In Part Four of this series, I ended with Kim, the mother of an emotionally disturbed child, predicting that her daughter’s new teacher, initially all sunshine and smiles and optimism, would soon realize how truly disturbed Kim’s charming 7-year-old daughter really was. Kim predicted the teacher’s epiphany would take a week, but first Kim had to tolerate this all-too familiar scenario:
With (the teacher) on the floor, Holly is happy. Everything about her, her smile, her eyes, her bushy hair, her energy, seems exaggerated, electric.
“You know, Holly,” the teacher says, “if you read books, you can go anywhere you want.”
Kim holds her tongue.advertisement
“(The teacher) is in denial,” she’d say later. “They think if they give them TLC and love in the classroom, it will be OK. This is a mental-health issue.”
Most of you reading this blog can relate to Kim’s perspective. We have all dealt with school districts that can’t or won’t believe our children are as disturbed as they are, but instead are more than willing to label us as “too tough” or the ones who have the issues. (We DO have issues, but not the ones they think!) I can remember (as if it were yesterday) how my school district (the same school which Beth attends now) was so convinced that Tommy was being abused and mistreated in my home, they went completely off the deep end “compensating” at school. This included spelling the words for him on his spelling test (so he didn’t destroy the class’s opportunity to have a popcorn party if they all got the words right…)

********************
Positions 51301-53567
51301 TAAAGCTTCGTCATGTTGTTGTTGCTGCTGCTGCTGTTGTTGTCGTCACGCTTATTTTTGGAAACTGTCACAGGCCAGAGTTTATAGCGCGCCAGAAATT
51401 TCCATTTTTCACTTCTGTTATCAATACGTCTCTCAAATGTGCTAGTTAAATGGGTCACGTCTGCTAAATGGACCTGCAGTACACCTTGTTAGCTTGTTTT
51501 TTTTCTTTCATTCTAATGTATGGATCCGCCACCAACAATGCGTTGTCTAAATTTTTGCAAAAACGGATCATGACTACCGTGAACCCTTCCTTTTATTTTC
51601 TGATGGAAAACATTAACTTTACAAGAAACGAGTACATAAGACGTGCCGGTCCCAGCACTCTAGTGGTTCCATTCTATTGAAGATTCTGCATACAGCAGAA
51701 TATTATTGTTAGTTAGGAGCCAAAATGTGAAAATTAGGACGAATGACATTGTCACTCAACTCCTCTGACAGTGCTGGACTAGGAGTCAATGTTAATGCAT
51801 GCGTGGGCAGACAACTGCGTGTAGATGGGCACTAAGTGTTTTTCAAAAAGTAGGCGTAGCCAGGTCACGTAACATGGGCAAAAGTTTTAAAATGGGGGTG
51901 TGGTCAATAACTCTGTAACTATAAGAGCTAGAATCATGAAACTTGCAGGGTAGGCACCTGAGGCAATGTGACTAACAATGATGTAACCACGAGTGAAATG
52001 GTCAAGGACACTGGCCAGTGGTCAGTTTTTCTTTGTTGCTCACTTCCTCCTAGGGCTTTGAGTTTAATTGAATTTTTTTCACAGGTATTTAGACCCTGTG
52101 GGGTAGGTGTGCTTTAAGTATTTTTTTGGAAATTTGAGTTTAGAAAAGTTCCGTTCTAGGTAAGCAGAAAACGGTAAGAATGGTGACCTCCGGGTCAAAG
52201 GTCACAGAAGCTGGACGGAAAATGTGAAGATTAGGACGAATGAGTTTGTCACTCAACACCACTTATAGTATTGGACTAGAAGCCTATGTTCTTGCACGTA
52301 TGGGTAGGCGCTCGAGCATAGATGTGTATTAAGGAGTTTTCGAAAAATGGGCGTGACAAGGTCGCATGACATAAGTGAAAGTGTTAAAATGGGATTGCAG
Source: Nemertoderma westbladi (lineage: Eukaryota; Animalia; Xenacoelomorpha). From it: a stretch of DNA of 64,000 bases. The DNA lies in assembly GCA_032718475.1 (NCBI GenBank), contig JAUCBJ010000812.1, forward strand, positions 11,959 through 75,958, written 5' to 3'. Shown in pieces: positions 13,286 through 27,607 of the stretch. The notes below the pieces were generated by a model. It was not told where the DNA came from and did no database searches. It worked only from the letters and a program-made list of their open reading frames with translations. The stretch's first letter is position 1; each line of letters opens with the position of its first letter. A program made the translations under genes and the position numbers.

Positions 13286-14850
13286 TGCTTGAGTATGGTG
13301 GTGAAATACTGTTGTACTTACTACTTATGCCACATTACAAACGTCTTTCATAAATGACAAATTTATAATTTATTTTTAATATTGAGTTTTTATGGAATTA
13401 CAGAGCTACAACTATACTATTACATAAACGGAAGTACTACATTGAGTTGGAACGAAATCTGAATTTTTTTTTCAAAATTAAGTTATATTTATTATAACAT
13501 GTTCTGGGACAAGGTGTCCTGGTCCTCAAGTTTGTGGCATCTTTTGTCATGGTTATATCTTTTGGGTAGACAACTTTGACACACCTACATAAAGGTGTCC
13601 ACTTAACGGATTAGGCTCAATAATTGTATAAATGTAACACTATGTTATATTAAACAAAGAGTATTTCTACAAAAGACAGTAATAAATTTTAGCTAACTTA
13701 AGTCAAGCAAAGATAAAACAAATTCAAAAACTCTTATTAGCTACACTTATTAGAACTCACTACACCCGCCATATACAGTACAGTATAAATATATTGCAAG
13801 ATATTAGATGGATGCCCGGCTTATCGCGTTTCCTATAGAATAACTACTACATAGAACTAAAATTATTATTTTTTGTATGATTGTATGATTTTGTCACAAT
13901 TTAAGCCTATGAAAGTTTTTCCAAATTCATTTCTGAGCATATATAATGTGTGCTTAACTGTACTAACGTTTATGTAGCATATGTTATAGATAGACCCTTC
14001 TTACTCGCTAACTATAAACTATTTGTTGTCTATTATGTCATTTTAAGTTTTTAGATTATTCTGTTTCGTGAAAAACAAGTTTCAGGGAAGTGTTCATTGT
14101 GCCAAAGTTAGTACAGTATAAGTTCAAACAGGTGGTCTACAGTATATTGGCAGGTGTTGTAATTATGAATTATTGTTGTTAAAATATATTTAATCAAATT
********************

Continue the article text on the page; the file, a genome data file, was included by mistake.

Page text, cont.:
No doubt my fellow blogger, Julie, will appreciate the following excerpt from this article:
“The typical kid in special ed has been known to be emotionally disturbed for years,” he said, “maybe five or six years. Most are not caught early. Schools are loath to identify mental illness. Part of it is cost. Serving four to five times the number of kids we serve now means you would have to spend four to five times more money, and hire four to five times as many special ed teachers.” That’s money most cash-strapped school districts can ill afford. Nor are they kids schools want, experts say.
“It’s not like we have people standing in line to have these kids in their classrooms,” said Rich Simpson, a researcher and professor of special education at the University of Kansas. “These are kids who spit and kick and cuss. They are the most neglected and the most poorly looked-after in the school system. They have the fewest advocates.”
Obviously, LuLu, Julie’s daughter, has one tough Mama Bear advocate, but most kids are not nearly so lucky.
Kim was wrong in her prediction. It took two weeks before Holly, already diagnosed with Bipolar Disorder and Reactive Attachment Disorder, was in a special class.